Re: [PATCH 4/5] Centralise NO_IRQ definition

From: Matthew Wilcox
Date: Mon Nov 21 2005 - 14:44:36 EST

On Mon, Nov 21, 2005 at 11:27:05AM -0800, Linus Torvalds wrote:
> On Mon, 21 Nov 2005, Matthew Wilcox wrote:
> >
> > On Mon, Nov 21, 2005 at 10:55:24AM -0800, Linus Torvalds wrote:
> > > Quite frankly, if we change [PCI_]NO_IRQ to -1, there's almost certainly
> > > going to be a lot of drivers breaking.
> >
> > There's only one driver using NO_IRQ today (outside of architectures
> > which define NO_IRQ to -1, that is). So *this* series of patches should
> > break nothing.
> Right. But the point is that most drivers will do something like
> if (!dev->irq)
> return;
> (whatever, made up). And that having NO_IRQ be anything but 0 is thus
> fundamentally broken.

The idea was to give them something better to use instead of this.
Whether that be if (has_irq(dev)) return; or some other similar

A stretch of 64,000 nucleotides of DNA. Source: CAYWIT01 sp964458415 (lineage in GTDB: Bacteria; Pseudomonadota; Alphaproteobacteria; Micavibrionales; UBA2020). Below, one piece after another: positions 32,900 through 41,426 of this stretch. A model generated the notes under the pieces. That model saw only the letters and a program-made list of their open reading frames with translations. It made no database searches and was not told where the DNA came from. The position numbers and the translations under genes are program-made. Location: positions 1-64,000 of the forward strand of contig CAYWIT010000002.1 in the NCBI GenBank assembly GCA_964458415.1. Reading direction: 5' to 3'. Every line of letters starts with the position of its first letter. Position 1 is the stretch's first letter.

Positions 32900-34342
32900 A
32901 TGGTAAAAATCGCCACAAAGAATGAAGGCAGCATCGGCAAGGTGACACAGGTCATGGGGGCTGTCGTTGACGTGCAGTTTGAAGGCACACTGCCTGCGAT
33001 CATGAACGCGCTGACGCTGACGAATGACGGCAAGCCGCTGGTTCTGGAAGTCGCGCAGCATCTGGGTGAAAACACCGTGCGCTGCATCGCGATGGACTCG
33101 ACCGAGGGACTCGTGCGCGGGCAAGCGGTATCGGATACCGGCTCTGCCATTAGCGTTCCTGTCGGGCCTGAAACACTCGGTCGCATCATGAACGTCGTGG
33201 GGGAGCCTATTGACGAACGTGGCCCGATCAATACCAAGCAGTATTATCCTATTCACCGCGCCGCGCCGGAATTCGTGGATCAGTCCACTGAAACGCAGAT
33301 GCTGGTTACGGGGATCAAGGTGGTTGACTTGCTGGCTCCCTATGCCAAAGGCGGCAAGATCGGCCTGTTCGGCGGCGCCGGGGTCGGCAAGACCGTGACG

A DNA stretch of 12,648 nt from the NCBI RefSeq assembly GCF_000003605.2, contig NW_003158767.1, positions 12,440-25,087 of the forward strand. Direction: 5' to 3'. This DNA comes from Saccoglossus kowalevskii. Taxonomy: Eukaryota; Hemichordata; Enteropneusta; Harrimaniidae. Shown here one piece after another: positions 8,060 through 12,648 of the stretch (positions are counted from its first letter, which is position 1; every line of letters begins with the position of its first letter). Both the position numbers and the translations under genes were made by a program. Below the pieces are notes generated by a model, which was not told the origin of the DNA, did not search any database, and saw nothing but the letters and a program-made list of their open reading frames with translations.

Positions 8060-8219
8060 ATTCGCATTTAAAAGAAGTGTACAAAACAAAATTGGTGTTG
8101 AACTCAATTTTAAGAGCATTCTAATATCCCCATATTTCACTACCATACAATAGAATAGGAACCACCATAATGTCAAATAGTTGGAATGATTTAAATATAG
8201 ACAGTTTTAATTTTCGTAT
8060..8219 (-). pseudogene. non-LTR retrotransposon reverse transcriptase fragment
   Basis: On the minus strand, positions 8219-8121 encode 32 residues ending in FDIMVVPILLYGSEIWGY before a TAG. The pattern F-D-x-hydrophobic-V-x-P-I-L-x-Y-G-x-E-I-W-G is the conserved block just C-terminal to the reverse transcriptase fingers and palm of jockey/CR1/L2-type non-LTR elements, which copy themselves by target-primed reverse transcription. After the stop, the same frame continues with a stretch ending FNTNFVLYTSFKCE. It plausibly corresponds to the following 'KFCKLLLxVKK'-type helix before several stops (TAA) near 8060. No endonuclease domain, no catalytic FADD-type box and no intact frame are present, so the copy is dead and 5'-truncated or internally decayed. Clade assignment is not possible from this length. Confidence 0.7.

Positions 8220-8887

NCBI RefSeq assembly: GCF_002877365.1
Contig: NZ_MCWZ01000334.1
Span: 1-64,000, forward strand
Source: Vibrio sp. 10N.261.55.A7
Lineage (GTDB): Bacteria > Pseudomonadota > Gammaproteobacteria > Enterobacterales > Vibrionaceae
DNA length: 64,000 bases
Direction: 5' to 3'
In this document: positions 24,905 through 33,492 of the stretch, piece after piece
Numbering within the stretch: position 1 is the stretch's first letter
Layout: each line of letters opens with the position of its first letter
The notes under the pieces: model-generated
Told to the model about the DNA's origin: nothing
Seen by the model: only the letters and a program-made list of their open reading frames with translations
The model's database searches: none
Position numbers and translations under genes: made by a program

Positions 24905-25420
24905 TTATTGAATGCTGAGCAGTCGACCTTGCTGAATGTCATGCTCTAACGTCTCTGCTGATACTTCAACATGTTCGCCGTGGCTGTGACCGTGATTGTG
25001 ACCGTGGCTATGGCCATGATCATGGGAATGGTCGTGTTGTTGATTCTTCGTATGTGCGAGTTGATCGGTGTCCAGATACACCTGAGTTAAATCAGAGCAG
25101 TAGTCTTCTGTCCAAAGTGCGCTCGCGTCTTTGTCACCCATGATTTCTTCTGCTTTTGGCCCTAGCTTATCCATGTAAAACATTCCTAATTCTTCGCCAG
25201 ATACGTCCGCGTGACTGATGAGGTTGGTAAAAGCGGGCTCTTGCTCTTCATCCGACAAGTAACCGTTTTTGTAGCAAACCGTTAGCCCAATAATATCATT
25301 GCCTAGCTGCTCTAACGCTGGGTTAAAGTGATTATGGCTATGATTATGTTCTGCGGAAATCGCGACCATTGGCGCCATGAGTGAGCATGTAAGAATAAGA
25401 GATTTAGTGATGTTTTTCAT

construct, I'm not terribly fussed.

> I'm NOT talking about PCI specs.
> I'm talking about real hardware.
> Read pretty much _any_ data-sheet for an interrupt router, and you'll see
> that the bit pattern 0000 means _disabled_.

The only relevant thing I found with google was

Where it talks about 0 meaning disabled, it says:

Link Value for INTn#:A value of zero means this interrupt pin is
not connected to any other interrupt pins and is not connected
to any of the Interrupt Router's interrupt pins.

which is a different bit from where it talks about the AT-compatible
IRQ numbers.

Everything else I find seems to be talking about Arcnet hardware (!)
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